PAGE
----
SteelEye Delivers CDP for Windows Servers
Published: August 1, 2007
by Alex Woodie
SteelEye Technology last week launched SteelEye Data Replication for Windows 6.0, a new release of its high availability suite for Windows servers. With the new version, the Northern California company has introduced support for continuous data protection (CDP) technology, which gives organizations greater data protection by allowing users to "rewind" their data to a verifiably good state following the introduction of a virus into the data, an accidental deletion by a user, and other forms of data corruption.
SteelEye sells data replication and clustering solutions for Windows and Linux servers. The company's technology was originally developed by AT&T's Bell Labs to protect the company's voice network running on Unix-based servers. Today, more than 7,000 servers around the world run some mix of the company's solutions, which include high availability clustering solutions that automate the failover of Windows and Linux application servers, called the LifeKeeper suite, as well as a data replication tool that keeps database servers in synch, called SteelEye Data Replication.
With last week's launch of SteelEye Data Replication for Windows 6.0, SteelEye customers can now add CDP to their high availability repertoire. With CDP, SteelEye has made it easier for server administrators to restore databases and the applications that run on top of them to their previous state when they're hit with some type of problem, says Dave Bermingham, Windows solutions marketing director for the Palo Alto, California, company.
"With any kind of corruption, you're going to want to have point-in-time rewind," Bermingham says. "Immediately after the corruption, the user mounts the data on the backup volume, moves forward and backward until they find the optimal data set, and once they do, the data can be recovered."
As part of the CDP solution, SteelEye delivered a new graphical Data Recovery Wizard that guides the user (usually a systems administrator) through the process of finding the best recovery point. The wizard provides users with a slider bar that lets them move forward and backward through the timestamped snapshots of data that SteelEye Data Replication periodically takes, or through other user-defined bookmarks.
When users encounter a timestamp that approximates the time of the data corruption event (or just before the event, ideally), the wizard allows them to validate the integrity of the data by loading a segment of it into an application. With feedback from the user, the wizard keeps track of these integrity checks, and gives users visual clues, in the form of red, green, and yellow areas of the slider bar, which correspond to timestamps with known and unknown quality of data. When users find the best timestamp, the wizard guides them through the recovery process, thereby minimizing data loss.
SteelEye expects to add the new CDP function to its data replication for Linux in the coming months, Bermingham says.
SteelEye has also changed how it packages and sells its high availability and data replication products. With the introduction of CDP in version 6 of the replication product, SteelEye decided it made the most sense to combine SteelEye Data Replication with the LifeKeeper for Windows product into a single bundle, ostensibly going by the LifeKeeper for Windows name.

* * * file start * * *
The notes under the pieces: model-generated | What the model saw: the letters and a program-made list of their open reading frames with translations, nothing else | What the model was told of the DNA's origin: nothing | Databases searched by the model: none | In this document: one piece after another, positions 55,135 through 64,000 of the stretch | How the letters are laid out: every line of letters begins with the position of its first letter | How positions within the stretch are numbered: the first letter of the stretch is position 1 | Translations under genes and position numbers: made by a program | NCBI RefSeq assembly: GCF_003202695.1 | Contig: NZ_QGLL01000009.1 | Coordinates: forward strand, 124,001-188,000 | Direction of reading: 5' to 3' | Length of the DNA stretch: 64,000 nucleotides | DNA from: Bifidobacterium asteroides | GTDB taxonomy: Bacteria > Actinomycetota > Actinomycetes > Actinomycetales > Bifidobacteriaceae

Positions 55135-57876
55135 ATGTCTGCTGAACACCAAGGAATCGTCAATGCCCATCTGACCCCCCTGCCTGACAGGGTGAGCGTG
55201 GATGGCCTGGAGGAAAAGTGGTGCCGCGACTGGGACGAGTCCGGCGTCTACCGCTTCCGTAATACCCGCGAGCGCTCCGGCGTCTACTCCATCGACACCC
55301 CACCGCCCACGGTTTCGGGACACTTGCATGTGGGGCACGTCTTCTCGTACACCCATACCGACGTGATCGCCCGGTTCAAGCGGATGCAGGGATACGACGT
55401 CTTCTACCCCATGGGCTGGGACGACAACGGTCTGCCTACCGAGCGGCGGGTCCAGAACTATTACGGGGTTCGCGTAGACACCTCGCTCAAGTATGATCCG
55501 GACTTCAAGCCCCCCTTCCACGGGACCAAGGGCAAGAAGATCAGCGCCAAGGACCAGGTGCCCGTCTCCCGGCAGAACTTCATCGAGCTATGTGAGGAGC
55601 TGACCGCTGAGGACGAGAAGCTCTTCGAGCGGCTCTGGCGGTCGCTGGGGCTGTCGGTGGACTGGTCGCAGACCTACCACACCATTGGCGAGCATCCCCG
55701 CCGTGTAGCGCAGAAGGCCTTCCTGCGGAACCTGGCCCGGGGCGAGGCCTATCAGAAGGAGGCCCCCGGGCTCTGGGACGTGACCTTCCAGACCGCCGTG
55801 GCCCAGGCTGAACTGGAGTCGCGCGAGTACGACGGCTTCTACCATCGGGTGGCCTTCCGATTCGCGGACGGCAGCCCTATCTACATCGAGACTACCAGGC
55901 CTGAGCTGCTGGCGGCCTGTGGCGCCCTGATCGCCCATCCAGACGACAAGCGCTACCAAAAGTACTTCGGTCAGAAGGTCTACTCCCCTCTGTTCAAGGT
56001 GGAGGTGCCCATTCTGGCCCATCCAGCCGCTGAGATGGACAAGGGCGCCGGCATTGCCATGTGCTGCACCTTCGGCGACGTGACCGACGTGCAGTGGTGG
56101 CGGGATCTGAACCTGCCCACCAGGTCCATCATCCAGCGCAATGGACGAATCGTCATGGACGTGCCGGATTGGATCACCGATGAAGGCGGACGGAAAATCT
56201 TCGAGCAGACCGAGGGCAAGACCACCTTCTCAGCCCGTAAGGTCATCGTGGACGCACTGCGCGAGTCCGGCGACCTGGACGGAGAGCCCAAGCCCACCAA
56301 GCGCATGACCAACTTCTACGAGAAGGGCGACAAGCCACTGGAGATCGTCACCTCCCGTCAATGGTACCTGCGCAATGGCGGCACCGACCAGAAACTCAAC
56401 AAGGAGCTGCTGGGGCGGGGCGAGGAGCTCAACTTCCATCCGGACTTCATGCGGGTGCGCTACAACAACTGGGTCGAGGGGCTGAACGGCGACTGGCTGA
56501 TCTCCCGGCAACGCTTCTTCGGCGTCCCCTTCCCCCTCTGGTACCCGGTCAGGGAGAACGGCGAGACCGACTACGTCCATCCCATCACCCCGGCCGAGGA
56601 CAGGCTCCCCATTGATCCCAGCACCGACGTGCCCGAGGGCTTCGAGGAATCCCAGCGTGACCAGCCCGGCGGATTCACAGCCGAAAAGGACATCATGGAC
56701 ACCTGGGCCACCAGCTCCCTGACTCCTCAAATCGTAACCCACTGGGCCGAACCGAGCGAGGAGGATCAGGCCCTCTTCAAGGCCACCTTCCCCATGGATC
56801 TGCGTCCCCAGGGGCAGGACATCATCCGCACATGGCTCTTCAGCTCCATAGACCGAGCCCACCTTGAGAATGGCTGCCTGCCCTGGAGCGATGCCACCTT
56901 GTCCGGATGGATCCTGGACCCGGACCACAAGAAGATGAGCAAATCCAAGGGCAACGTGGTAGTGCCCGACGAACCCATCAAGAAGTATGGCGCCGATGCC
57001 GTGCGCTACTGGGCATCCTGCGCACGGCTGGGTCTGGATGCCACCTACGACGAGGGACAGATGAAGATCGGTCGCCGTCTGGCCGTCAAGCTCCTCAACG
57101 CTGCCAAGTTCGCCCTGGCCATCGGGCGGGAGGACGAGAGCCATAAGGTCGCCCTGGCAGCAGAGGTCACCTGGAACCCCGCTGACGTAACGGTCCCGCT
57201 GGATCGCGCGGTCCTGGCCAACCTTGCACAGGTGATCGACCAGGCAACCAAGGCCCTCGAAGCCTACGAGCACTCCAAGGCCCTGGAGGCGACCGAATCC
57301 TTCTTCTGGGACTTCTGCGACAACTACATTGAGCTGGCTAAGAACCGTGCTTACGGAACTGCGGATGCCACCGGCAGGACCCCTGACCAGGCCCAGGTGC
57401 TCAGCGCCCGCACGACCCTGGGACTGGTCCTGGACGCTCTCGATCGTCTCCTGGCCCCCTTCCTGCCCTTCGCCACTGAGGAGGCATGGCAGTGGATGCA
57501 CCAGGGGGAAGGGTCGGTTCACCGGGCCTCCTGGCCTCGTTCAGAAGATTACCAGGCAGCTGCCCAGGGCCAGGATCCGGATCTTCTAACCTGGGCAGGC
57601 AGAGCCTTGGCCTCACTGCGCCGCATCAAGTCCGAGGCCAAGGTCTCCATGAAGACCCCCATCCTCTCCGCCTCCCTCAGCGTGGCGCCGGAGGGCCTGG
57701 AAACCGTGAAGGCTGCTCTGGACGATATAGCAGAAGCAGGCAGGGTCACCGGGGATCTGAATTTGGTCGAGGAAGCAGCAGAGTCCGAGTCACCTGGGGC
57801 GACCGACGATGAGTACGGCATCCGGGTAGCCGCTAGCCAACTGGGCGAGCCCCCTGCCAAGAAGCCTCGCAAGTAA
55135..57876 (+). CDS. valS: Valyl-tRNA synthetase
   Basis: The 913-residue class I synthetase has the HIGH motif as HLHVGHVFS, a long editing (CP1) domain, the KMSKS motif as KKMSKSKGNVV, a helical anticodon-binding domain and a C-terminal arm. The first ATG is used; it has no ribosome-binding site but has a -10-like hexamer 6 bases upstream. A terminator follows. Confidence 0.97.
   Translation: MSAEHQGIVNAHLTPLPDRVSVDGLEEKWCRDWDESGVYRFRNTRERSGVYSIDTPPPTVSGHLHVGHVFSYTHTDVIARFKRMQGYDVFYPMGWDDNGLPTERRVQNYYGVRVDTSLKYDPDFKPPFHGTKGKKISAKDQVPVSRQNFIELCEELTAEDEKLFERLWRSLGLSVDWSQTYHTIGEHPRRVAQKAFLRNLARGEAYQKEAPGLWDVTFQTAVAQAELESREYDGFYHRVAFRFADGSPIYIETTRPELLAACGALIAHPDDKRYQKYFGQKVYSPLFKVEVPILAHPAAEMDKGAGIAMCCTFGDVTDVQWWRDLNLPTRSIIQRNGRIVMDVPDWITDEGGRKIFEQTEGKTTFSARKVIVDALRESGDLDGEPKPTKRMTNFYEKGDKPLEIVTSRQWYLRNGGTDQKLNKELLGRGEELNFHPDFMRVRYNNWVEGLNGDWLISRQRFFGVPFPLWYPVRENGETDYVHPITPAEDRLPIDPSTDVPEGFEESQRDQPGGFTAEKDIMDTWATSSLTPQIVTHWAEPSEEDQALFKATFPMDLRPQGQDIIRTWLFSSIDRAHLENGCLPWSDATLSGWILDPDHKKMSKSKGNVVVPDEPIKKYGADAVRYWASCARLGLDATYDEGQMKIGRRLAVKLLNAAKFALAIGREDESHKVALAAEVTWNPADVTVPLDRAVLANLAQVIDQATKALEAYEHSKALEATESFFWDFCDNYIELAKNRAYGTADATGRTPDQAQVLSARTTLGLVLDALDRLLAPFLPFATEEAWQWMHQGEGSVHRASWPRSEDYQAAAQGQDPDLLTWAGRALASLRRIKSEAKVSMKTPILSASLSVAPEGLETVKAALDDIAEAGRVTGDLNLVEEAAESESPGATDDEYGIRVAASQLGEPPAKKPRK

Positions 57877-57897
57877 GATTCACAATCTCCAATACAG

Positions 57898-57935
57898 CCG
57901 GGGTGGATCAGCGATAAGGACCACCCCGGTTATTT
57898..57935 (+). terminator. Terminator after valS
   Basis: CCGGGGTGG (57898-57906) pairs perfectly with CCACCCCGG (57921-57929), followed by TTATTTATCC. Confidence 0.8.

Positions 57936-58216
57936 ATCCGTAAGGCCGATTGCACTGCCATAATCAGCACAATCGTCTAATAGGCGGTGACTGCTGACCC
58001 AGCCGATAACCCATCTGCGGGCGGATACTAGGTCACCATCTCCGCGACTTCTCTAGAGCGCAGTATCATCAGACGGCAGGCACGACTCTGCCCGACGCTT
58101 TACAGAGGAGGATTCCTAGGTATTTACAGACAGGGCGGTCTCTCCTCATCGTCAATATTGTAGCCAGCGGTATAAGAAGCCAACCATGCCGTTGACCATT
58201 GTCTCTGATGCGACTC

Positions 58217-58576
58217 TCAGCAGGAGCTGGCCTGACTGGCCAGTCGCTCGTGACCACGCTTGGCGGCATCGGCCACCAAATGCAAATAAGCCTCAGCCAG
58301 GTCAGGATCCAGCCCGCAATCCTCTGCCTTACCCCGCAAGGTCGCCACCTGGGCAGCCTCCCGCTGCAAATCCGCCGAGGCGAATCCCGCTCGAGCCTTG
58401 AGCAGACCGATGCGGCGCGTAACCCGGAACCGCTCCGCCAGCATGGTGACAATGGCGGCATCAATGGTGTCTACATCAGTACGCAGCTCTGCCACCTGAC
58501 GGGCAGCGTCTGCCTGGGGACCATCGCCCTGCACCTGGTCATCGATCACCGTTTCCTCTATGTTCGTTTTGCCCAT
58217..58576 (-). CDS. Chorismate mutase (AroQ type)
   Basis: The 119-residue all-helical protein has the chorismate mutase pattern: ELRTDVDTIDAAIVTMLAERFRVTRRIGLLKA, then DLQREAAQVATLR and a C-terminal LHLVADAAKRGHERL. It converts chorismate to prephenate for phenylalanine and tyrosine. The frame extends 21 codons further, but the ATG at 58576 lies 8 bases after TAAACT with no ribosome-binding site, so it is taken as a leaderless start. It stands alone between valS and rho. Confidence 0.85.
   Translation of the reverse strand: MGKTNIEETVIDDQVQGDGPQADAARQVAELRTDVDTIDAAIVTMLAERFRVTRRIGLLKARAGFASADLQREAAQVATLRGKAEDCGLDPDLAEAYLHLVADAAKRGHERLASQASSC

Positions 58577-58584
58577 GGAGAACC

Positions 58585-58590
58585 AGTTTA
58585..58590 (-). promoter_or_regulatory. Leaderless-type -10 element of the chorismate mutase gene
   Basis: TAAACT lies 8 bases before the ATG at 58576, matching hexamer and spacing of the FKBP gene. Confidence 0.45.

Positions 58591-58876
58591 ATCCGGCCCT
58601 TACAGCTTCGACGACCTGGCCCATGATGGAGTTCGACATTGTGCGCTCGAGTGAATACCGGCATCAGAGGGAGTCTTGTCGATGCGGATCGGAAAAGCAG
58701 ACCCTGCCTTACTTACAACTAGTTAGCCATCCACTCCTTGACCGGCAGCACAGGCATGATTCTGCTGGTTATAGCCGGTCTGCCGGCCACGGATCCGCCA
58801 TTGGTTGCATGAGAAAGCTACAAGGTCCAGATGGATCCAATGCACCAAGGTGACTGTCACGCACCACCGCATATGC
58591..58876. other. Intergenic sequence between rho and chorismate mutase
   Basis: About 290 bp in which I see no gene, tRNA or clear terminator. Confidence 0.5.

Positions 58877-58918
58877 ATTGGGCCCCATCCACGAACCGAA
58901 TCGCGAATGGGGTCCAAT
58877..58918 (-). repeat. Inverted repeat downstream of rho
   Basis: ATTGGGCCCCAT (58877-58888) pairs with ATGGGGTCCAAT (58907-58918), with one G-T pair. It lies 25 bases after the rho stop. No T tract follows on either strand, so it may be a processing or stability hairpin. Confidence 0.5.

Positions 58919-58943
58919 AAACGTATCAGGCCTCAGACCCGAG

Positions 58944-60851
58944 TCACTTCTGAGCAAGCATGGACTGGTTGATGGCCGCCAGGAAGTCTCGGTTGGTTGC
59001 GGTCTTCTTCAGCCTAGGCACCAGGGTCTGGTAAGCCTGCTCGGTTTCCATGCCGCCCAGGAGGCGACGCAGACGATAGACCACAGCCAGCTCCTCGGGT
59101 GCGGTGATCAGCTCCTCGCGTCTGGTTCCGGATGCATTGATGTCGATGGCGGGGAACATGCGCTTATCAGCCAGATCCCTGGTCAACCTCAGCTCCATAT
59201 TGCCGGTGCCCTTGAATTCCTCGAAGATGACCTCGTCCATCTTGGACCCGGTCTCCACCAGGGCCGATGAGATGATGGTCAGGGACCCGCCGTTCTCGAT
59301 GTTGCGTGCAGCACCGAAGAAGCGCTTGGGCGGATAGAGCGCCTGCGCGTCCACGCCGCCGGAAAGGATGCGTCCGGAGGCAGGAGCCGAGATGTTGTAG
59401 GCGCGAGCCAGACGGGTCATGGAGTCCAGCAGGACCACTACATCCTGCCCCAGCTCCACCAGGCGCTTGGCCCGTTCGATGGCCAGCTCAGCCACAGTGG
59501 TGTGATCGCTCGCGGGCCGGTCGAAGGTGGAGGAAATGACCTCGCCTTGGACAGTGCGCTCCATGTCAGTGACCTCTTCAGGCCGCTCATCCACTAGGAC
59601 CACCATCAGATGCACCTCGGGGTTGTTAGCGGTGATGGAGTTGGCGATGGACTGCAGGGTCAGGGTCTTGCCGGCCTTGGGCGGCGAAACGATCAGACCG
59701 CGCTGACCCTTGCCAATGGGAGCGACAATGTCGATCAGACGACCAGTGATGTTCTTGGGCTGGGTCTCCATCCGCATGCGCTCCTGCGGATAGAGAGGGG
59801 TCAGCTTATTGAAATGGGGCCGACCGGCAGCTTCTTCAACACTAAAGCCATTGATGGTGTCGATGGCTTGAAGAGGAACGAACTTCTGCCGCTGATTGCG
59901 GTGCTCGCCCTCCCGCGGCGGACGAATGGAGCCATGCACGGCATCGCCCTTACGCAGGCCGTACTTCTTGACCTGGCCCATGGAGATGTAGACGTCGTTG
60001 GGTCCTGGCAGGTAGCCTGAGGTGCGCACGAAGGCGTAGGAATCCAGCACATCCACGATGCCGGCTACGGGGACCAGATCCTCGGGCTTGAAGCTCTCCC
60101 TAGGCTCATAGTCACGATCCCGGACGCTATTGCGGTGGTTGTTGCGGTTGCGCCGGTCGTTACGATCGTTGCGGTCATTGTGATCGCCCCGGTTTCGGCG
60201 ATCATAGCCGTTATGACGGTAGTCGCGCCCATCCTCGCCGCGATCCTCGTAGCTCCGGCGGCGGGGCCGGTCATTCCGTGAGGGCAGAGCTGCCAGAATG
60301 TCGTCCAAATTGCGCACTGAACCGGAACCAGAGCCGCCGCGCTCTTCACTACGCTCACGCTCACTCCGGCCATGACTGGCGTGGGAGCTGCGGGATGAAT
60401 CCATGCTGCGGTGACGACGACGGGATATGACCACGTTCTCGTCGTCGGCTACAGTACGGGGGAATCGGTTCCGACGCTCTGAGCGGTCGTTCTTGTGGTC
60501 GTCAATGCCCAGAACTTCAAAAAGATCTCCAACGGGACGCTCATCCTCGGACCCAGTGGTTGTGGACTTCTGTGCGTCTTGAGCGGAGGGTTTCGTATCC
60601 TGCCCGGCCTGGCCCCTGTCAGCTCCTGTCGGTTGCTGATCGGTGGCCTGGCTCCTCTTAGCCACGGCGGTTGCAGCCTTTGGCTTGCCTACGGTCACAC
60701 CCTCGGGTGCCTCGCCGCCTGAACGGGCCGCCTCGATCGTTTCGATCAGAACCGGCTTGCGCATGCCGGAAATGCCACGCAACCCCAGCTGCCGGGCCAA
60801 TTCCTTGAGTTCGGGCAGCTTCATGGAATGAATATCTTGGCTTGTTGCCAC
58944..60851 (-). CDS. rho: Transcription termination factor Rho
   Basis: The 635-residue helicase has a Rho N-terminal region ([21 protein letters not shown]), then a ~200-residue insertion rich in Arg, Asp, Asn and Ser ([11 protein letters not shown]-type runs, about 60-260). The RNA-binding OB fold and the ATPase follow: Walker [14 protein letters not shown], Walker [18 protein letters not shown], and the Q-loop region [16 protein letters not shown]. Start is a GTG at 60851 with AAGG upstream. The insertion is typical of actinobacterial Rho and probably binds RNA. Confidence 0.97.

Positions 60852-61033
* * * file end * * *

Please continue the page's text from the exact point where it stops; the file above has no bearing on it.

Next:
Bermingham says the fact that 95 percent of SteelEye's customers use both products in tandem was a key factor in the company's decision to make the data replication product an optional component of the LifeKeeper clustering and high availability software. While some of SteelEye's Windows high availability customers use LifeKeeper in a shared storage configuration and therefore don't need the data replication component, the degree of overlap between the two products mandated combining them.
"Previously, when we sold replication, the ease of use of failing mirrors back and forth was not as easy as it was with the high availability product," he says. "Really both products are required for the full functionally."
SteelEye develops several versions of its LifeKeeper product to provide high availability clustering for various applications and databases running on Windows 2000 and Windows Server 2003 systems, including Microsoft Exchange, Microsoft IIS, SAP NetWeaver, SQL Server, Oracle 9i and 10g, and IBM DB2 UDB. The company also sells development tools that allows users to create recovery kits for other applications, including homegrown programs.
"The typical sweet spot for us is shops with three to four servers. We have shops running more than 10 or 20 servers, but most just want disaster recovery for Exchange or a couple of other servers," Bermingham says.
"One of our key competitive advantages on our high availability side is our ability to easily protect other applications," Bermingham says. "There are SQL Server backends but other applications running on top of it, and our ability to write an availability pack [gives us an advantage]. Microsoft has the limitation that, for full protection, the application has to be cluster-aware, which means you have to put hooks into the application to be fully cluster aware." Microsoft also has strict hardware requirements and requires users to buy the enterprise version of their operating systems and applications to achieve full high availability, he adds.
The LifeKeeper protection suite, which includes SteelEye Data Replications, costs $2,000 per server. Maintenance is $500 per server per year. For more information, visit www.steeleye.com.
Smaller Companies are Preparing for Disaster Too, Study Shows
SteelEye Rolls Out New High Availability Tools for Windows
Post this story to del.icio.us
Post this story to Digg
Post this story to Slashdot